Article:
Training in virtual reality. (Image courtesy PwC.).
It is four times faster to train employees soft skills when using virtual reality than when using traditional in-person classroom or online training, according to a new study by PricewaterhouseCoopers.
And it’s cheaper, too — organizations spend about $195 per trainee when using virtual reality, compared to the $207 to $265 average costs for traditional training.
Training modality cost per learner. (Image courtesy PwC.).
The results of the study begin to help clarify the potential value of using virtual reality for soft-skills training such as leadership, sales, customer interactions, and change management, Scott Likens, PwC’s emerging tech lead, told Hypergrid Business.
“Our study found that virtual reality is ready to deploy at enterprise scale,” he said. “The PwC team was able to provision, deploy, and manage a large fleet of head-mounted displays with a very small team.”
Virtual reality is particularly useful during the pandemic when training budgets may be shrinking and it is not safe to train groups in-person. But it can also help companies prepare for future the future, he said, offering low-cost but still effective training at scale.
And just how effective is it
According to the study, which involved 1,600 new managers, workers trained in VR are 340 percent more confident in their new skills, and feel four times as emotionally connected to content as classroom learners.
Training in virtual reality. (Image courtesy PwC.).
PwC has already trained more than 4,000 of its own employees using virtual reality, he said.
“As a next step from the virtual reality soft-skills training study, we are conducting a readiness review to inform a global learning and development strategy for virtual reality at the firm,” he said.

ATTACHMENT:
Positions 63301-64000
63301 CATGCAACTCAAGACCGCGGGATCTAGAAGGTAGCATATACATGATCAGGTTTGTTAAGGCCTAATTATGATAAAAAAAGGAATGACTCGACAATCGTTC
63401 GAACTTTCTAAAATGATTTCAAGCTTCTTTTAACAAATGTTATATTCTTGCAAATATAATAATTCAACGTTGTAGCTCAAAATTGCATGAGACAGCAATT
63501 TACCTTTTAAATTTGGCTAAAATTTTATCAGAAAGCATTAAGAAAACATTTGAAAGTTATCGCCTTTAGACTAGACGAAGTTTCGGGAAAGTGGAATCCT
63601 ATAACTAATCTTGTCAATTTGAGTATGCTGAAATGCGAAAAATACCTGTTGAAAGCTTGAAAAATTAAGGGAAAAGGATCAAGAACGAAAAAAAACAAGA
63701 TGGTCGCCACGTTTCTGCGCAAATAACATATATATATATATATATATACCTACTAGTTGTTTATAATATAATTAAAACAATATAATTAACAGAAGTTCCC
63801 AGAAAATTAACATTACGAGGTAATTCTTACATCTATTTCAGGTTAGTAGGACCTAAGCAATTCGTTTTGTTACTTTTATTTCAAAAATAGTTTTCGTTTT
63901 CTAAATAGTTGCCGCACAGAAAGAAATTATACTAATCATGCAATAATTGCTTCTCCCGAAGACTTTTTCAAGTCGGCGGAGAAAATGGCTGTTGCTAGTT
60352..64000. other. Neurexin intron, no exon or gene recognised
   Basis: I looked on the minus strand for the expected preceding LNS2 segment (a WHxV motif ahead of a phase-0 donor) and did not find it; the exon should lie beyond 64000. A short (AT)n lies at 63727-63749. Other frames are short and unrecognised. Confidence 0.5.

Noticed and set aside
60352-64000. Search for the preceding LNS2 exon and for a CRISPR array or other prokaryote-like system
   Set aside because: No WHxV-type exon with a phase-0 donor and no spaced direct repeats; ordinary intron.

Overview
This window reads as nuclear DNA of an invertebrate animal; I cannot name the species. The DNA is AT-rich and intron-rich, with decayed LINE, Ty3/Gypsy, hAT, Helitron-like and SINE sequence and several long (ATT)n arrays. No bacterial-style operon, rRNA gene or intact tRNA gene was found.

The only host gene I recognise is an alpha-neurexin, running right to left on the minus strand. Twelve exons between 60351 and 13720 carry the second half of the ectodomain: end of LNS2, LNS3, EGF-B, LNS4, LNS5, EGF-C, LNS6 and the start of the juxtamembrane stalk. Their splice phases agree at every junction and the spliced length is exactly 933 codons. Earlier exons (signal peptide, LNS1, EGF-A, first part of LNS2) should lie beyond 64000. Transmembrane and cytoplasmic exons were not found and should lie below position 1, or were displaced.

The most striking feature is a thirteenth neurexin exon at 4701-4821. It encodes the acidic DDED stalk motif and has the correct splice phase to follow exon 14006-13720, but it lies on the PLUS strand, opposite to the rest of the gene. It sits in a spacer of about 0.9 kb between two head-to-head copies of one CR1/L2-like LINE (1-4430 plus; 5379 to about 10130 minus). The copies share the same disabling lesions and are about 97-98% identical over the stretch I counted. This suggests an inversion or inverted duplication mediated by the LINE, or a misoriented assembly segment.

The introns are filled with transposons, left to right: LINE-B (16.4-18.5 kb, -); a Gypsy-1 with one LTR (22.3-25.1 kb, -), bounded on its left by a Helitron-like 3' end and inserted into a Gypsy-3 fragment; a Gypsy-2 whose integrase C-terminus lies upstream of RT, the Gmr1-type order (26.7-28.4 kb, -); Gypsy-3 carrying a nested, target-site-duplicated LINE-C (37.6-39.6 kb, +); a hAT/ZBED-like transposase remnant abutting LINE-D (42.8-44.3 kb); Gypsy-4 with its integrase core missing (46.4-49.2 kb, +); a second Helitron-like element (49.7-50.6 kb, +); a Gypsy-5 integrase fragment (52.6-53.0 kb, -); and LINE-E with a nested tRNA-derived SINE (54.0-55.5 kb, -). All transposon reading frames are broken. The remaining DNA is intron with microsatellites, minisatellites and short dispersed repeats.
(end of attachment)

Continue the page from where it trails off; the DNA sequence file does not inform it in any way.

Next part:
And PwC isn’t alone. According to a PwC’s June 2020 CFO Pulse survey, 52 percent of executives are planning to make remote working a permanent option for roles that allow it and this will likely increase remote training opportunities.
“Virtual reality and augmented reality have the potential to add $1.5 trillion to the global economy by 2030, and up to $294 billion of that amount will be for training,” said Likens.
And it’s not just for soft skills, he added. Virtual reality can also be employed in teaching hard skills such as operating machinery or using new software.
Virtual Reality (VR) along with Augmented Reality (AR) is the next big thing in employee training and development in corporate organizations, as well as something which will be quite commonplace by the middle of the next decade.
Learn How Virtual Reality Can Be Useful In Corporate Training
By the looks of it, it does seem that a lot of corporate organizations with the means to implement Virtual Reality in their employee Learning and Development (L&D) programs are actually exploring VR as a means to provide immersive learning and training to their employees. Thus, for those organizations that haven’t looked into implementing VR as a digital learning strategy/method, it’s time to start preparing because, whether you like it or not, VR is coming to the L&D industry, and it’s better to get on with it now, rather than jumping on the bandwagon later on. But first, let us understand VR a little better.
What Is VR And How Can It Help Corporate Organizations?
VR, or Virtual Reality as the name suggests, creates a simulated environment using 3D-generated images in which the user is immersed. This makes the user feel like they are in that environment, very much like reality. VR can be used in 3 ways, depending on what fits the organization’s requirements and budget:
- Mobile VR: is quite simple and requires a VR headset. The user’s smartphone is inserted into the VR headset and the simulation is run on the smartphone.
- Standalone VR: is a more advanced form of VR than mobile VR and does not require any additional devices or cables to run other than the VR headset itself.